Chiara Cirelli, M.D., Ph.D.
Vice Chair for Research, Professor (Tenure Track)
Dr. Cirelli’s research is aimed at investigating the fundamental mechanisms of sleep regulation by using a combination of molecular and genetic approaches.
Wisconsin Institute for Sleep & Consciousness
Wisconsin Psychiatric Institute and Clinics
Chiara Cirelli received her medical degree and Ph.D. in Neuroscience from the University of Pisa, Italy, where she began her investigation of the molecular correlates of sleep and wakefulness and the role of the noradrenergic system in sleep regulation. She continued this work at the Neuroscience Institute in San Diego, California as a fellow in experimental neuroscience, and subsequently at the University of Wisconsin–Madison, where she has been a Professor in the Department of Psychiatry since 2001.
Dr. Cirelli’s research is aimed at investigating the fundamental mechanisms of sleep regulation by using a combination of molecular and genetic approaches. By performing whole-genome expression profiling studies in different species her laboratory has characterized hundreds of genes whose expression changes in neurons and glial cells in sleep relative to wakefulness. This analysis has identified specific cellular processes that are favored by sleep and impaired by sleep deprivation. In a second, complementary approach Dr. Cirelli’s laboratory has been performing a large-scale mutagenesis screening for sleep phenotypes in Drosophila. Several mutant fly lines that have much reduced sleep or are resistant to sleep deprivation have been found. The characterization of the genes mutated in these lines has identified key cellular pathways involved in the regulatory mechanisms of sleep and its functional consequences. Overall, these molecular and genetic studies have shown that sleep need is strongly related to experience-dependent plasticity during wake.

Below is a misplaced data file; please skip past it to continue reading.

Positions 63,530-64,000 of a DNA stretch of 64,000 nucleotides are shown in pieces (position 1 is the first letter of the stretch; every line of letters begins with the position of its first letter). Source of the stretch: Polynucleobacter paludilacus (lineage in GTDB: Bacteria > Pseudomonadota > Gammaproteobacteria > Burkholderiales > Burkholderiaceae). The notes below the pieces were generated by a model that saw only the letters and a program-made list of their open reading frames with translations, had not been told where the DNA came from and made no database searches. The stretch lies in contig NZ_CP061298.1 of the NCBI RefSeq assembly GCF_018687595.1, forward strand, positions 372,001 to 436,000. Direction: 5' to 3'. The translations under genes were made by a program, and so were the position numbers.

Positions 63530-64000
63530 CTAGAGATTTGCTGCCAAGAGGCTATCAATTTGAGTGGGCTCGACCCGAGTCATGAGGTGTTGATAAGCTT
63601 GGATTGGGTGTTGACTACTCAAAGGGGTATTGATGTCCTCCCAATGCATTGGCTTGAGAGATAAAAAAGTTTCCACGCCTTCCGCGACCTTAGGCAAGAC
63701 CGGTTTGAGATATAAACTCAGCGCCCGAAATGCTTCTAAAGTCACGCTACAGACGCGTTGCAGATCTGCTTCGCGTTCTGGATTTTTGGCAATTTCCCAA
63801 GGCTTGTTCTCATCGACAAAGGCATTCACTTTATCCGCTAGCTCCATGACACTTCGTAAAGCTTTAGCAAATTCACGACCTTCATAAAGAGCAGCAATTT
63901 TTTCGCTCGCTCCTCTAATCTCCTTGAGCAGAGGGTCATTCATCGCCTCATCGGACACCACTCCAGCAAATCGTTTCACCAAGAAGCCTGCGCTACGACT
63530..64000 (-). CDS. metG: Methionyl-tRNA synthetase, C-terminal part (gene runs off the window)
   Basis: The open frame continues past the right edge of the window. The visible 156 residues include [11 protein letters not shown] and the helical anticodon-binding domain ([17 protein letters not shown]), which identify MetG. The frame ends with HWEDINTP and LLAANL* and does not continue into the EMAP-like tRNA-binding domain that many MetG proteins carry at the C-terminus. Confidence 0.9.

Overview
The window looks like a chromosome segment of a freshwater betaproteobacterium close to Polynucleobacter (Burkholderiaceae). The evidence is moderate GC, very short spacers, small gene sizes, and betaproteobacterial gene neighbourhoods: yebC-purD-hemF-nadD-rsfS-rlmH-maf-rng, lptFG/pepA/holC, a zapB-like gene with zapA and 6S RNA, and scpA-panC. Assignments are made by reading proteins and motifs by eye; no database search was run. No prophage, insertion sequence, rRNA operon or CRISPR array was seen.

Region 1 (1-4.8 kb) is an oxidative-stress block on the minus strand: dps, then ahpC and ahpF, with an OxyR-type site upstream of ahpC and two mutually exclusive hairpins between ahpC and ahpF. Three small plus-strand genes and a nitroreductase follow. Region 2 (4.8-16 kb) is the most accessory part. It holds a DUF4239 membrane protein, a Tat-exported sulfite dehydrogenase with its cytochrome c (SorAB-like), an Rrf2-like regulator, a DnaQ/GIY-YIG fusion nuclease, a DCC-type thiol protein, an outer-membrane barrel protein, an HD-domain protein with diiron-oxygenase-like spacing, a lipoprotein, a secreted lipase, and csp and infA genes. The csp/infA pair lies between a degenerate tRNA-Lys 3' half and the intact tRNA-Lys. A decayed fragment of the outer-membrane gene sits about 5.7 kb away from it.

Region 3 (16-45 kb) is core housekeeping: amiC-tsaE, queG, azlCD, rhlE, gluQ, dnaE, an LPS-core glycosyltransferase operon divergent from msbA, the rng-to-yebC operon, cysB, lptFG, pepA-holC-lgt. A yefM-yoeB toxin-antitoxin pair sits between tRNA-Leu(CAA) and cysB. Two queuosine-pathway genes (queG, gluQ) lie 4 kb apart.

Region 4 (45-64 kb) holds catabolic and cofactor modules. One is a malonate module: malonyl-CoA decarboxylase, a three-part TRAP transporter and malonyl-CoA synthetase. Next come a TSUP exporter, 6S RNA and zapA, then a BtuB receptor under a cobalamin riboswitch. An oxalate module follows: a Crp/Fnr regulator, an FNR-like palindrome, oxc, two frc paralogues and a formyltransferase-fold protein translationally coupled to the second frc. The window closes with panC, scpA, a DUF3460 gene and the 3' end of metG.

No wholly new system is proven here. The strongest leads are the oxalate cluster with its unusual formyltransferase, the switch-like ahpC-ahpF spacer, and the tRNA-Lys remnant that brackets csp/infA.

Together with her long-term collaborator, Dr. Giulio Tononi, Dr. Cirelli has developed a comprehensive hypothesis about the function of sleep, the synaptic homeostasis hypothesis, according to which sleep serves to renormalize synaptic strength, counterbalancing a net increase of synaptic strength due to plasticity during wakefulness. Without sleep, such progressive increase in synaptic strength would lead to unsustainable costs in terms of energy, space and cellular supplies, would reduce the informativeness of neuronal signals, and would prevent further learning by bringing stronger synapses closer to their level of saturation. In short, according to this hypothesis sleep is the price to pay for brain plasticity during wakefulness.
The synaptic homeostasis hypothesis is being tested at different levels, using electrophysiological and behavioral experiments in humans, in vitro studies in cortical slices, electron microscopy experiments in flies and mice, and fMRI and DTI experiments in humans. Overall, these experiments confirm that wake is associated with net synaptic potentiation, whereas sleep favors global synaptic renormalization, thereby helping to preserve an overall balance of synaptic strength. Current experiments in transgenic flies and mice use confocal and repeated in vivo two-photon microscopy and block-face scanning electron microscopy to confirm that an essential function of sleep is to promote a homeostatic reduction in synaptic strength. Other experiments are also testing whether lack of sleep, especially during adolescence, may have long-term consequences for the functional and anatomical connectivity of the brain.